Raise or Fold: A Year of Risky Business
Writing and playing poker as if they were activities worth doing well.
Saturday, August 29, 2009
Tuesday, August 25, 2009
Meetup: Rhumbar at Mirage Hotel
Well, I went and played at the Bellagio for the first time yesterday. Once again, my experience was contrary to that of many people whose reports I have followed with interest.
To my surprise, the staff was welcoming, friendly, polite, and seemed eager to get me seated and comfortable. I started out at 2/5, where things did not go well. It was one of those days where I zigged when I should have zagged, the cards utterly failed to cooperate, and I missed out on a couple of big pots just from lack of timely aggression. I then stepped down to 1/2, and things didn't go particularly well there either. I didn't play as well as I should have, but even if I had, I doubt I would have done much better. It was a no-traction kind of session.
My 1/2 table backed up to Bobby's Room, which held in its crystalline embrace Phil Ivey, David Benyamine, and Bobby Baldwin (and his lithesome young blonde companion). The three of them were apparently taking turns munching on a fourth player, a fellow in a black t-shirt whom one of the dealers said was a Frenchman with more money than he knew what to do with. Supposedly the night before he'd thrown a giant hissy-fit tantrum at one point in the evening, chucking things across the room and cursing. This was apparently insufficiently bad behavior to get him eighty-sixed. One wonders how deep a person's pockets have to be to make such behavior tolerable. (I did hear a fellow guarding the door tell an inquirer that the minimum buy-in for the room was $100K). When Mr. T-Shirt left, Ivey and Benyamine sat around playing Chinese poker, no doubt for house-sized sums of money. Benyamine looked better than I've ever seen him: he's lost a lot of weight and he was well-groomed and rested-seeming.
All in all, despite the poker results, my visit to the Bellagio room was pleasant enough, and I would certainly not object to playing there again.
It's now time to return to my regularly scheduled agenda of actually making money playing poker. This latest series of losing cash sessions is not enjoyable and must cease prontissimo.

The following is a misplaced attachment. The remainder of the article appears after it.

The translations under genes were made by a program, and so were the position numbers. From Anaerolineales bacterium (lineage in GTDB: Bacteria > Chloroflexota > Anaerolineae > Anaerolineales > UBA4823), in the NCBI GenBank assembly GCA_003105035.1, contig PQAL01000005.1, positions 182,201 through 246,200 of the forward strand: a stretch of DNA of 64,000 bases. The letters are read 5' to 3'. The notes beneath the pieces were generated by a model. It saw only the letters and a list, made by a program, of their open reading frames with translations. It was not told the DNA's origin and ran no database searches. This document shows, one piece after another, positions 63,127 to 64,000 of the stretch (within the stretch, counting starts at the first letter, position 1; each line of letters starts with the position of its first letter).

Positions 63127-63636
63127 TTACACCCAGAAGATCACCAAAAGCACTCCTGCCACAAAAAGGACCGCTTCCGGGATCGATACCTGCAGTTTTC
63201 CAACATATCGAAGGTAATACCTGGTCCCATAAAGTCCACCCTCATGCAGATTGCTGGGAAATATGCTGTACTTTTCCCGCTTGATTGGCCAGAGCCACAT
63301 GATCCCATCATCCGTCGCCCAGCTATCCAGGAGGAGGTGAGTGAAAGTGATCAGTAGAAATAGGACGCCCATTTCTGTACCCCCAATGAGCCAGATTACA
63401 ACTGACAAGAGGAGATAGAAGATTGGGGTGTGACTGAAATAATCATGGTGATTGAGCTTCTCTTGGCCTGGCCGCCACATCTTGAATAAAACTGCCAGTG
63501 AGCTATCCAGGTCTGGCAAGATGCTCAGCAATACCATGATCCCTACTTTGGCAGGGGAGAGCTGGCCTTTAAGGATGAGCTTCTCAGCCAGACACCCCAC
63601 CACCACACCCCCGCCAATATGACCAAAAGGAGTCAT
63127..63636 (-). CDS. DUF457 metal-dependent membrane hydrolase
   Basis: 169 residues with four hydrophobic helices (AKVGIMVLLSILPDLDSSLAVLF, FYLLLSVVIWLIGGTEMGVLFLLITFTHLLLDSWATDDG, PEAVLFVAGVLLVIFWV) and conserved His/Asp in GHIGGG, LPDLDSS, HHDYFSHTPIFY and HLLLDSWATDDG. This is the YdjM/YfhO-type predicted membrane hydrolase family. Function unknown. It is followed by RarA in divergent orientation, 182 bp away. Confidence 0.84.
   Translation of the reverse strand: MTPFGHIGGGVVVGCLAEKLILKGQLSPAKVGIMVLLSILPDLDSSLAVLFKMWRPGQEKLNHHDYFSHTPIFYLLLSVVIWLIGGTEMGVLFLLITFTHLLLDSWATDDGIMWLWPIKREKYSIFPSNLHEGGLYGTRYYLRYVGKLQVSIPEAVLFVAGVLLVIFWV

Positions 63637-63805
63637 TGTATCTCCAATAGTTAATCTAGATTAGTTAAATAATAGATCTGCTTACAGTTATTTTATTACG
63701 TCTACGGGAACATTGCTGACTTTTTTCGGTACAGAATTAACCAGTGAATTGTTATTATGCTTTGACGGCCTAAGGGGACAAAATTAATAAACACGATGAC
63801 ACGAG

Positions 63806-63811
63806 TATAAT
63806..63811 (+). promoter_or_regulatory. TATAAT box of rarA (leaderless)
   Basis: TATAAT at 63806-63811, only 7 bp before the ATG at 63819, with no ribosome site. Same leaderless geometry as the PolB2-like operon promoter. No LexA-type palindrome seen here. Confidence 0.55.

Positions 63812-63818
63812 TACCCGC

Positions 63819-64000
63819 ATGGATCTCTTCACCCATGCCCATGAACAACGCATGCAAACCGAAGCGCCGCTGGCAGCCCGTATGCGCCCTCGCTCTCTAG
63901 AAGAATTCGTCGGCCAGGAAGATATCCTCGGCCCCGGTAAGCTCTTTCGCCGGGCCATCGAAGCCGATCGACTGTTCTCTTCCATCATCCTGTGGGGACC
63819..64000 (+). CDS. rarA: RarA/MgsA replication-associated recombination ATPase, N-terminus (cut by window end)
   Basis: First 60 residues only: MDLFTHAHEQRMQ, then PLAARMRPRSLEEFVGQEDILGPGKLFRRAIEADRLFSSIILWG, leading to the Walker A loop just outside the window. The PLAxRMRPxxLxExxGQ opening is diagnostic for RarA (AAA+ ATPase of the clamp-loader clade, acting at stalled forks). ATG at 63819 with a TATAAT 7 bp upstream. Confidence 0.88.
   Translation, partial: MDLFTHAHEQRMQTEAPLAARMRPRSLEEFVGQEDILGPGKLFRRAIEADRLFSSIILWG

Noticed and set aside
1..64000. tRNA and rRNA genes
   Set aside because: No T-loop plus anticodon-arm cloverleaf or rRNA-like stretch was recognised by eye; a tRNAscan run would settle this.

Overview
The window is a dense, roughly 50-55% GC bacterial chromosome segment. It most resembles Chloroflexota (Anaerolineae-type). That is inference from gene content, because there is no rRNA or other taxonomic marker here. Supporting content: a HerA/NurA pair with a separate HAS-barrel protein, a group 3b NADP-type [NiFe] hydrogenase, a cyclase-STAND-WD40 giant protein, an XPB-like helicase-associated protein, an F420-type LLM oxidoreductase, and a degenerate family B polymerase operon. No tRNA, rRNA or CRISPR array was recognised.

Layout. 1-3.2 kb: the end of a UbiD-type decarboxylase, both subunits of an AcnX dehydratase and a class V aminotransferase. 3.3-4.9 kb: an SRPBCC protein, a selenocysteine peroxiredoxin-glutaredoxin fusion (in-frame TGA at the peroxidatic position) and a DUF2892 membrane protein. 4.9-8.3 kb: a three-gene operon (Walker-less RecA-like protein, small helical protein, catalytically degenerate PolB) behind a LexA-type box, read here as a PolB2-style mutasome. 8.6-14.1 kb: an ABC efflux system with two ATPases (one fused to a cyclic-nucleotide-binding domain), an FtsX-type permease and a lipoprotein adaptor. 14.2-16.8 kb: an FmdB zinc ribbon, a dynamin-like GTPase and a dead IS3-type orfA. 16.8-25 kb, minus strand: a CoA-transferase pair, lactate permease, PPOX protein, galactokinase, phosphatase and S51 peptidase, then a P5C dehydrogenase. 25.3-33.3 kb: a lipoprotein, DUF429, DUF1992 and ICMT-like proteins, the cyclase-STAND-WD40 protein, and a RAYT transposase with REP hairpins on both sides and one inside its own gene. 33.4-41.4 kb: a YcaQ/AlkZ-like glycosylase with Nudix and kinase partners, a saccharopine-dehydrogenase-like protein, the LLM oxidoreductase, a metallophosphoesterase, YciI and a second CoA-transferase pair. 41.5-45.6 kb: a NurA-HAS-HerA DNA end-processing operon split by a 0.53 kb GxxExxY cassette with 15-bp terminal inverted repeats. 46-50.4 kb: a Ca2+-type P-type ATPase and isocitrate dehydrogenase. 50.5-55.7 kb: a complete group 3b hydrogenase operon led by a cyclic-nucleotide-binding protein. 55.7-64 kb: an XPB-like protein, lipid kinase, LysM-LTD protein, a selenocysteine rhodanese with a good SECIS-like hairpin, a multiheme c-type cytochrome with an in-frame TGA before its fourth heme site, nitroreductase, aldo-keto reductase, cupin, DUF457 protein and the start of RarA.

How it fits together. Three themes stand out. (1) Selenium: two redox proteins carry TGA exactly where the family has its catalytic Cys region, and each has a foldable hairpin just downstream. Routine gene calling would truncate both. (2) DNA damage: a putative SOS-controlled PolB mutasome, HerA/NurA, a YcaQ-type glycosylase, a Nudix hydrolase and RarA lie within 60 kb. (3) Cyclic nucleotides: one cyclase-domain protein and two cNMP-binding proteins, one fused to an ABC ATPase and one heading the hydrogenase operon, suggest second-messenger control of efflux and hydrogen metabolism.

Sunday, August 23, 2009
My goodness, you go for nearly a week without posting and then, when you finally do sit down to write something, you're completely paralyzed by how much catching up you have to do!
I've been feeling too stingy and stubborn to pay for the internet connection at Harrah's. So rather than sum up every day like a sensible human being, I kept putting it off, and now I'm sitting in the (arctic) food court at the Venetian, trying to make up for lost time.
First there were nearly 200 emails to read.
Then, almost 500 RSS feeds.
Plus the photos I had to get off my camera, on to my computer, and then file and edit.
Blog post? Oh please. If I had anything interesting to say when I first sat down, it's long since evaporated. So I'll give you the very quick, rough rundown instead. (The good news is that starting tomorrow I'll be AT the Venetian for four days, which should make it much more convenient for me to stay current.)
I had a lovely birthday in Las Vegas, which included a winning session of 2/5 at the V and a delicious dinner with Rakewell at Tao Bistro. I had a fun and modestly profitable venture at the 4/8 HORSE game on Wednesday night. I took an absolute bath at the 2/5 game at the Wynn (not because the competition was especially tough, but because I was on the losing end of a couple of monster pots... it happens). On Friday, I squeaked out a small win at the MGM's 2/5. Contrary to all the reports of extreme softness I had been receiving, my table was 3/4ths rocky regulars and pros. There was one classic Crasian, and a few obvious touristy young men who quickly dumped their money to the table and were replaced by others. Alas, I wasn't able to skim off much of that bounty.